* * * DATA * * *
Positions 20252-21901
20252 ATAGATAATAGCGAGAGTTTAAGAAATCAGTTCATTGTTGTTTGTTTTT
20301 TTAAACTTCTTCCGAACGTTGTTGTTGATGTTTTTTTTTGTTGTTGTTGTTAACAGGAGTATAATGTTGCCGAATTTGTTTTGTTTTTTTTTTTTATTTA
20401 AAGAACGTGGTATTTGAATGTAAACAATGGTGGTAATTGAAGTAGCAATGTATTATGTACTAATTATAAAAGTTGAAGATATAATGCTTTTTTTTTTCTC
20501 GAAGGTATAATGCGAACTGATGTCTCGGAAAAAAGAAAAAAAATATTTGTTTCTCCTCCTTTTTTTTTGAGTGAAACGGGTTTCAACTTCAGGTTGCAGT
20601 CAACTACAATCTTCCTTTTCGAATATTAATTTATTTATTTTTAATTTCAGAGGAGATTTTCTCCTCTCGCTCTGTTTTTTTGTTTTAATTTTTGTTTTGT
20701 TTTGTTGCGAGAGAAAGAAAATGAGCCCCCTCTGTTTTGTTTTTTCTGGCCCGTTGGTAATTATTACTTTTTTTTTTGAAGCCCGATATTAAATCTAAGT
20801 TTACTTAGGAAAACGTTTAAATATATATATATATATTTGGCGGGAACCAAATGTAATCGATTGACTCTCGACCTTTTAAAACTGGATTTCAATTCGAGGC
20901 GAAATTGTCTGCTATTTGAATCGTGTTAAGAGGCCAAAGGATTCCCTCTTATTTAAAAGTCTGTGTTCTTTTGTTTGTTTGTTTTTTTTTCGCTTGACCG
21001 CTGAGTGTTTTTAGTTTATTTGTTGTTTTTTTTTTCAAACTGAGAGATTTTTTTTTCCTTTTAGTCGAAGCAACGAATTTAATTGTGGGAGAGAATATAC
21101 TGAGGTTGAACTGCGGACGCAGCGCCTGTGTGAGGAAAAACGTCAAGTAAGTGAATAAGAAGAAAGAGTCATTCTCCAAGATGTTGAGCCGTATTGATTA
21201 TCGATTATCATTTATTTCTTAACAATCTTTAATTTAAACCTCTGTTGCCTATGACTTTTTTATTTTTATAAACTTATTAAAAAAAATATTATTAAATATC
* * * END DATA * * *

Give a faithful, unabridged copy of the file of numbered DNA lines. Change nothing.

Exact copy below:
Positions 20252-21901
20252 ATAGATAATAGCGAGAGTTTAAGAAATCAGTTCATTGTTGTTTGTTTTT
20301 TTAAACTTCTTCCGAACGTTGTTGTTGATGTTTTTTTTTGTTGTTGTTGTTAACAGGAGTATAATGTTGCCGAATTTGTTTTGTTTTTTTTTTTTATTTA
20401 AAGAACGTGGTATTTGAATGTAAACAATGGTGGTAATTGAAGTAGCAATGTATTATGTACTAATTATAAAAGTTGAAGATATAATGCTTTTTTTTTTCTC
20501 GAAGGTATAATGCGAACTGATGTCTCGGAAAAAAGAAAAAAAATATTTGTTTCTCCTCCTTTTTTTTTGAGTGAAACGGGTTTCAACTTCAGGTTGCAGT
20601 CAACTACAATCTTCCTTTTCGAATATTAATTTATTTATTTTTAATTTCAGAGGAGATTTTCTCCTCTCGCTCTGTTTTTTTGTTTTAATTTTTGTTTTGT
20701 TTTGTTGCGAGAGAAAGAAAATGAGCCCCCTCTGTTTTGTTTTTTCTGGCCCGTTGGTAATTATTACTTTTTTTTTTGAAGCCCGATATTAAATCTAAGT
20801 TTACTTAGGAAAACGTTTAAATATATATATATATATTTGGCGGGAACCAAATGTAATCGATTGACTCTCGACCTTTTAAAACTGGATTTCAATTCGAGGC
20901 GAAATTGTCTGCTATTTGAATCGTGTTAAGAGGCCAAAGGATTCCCTCTTATTTAAAAGTCTGTGTTCTTTTGTTTGTTTGTTTTTTTTTCGCTTGACCG
21001 CTGAGTGTTTTTAGTTTATTTGTTGTTTTTTTTTTCAAACTGAGAGATTTTTTTTTCCTTTTAGTCGAAGCAACGAATTTAATTGTGGGAGAGAATATAC
21101 TGAGGTTGAACTGCGGACGCAGCGCCTGTGTGAGGAAAAACGTCAAGTAAGTGAATAAGAAGAAAGAGTCATTCTCCAAGATGTTGAGCCGTATTGATTA
21201 TCGATTATCATTTATTTCTTAACAATCTTTAATTTAAACCTCTGTTGCCTATGACTTTTTTATTTTTATAAACTTATTAAAAAAAATATTATTAAATATC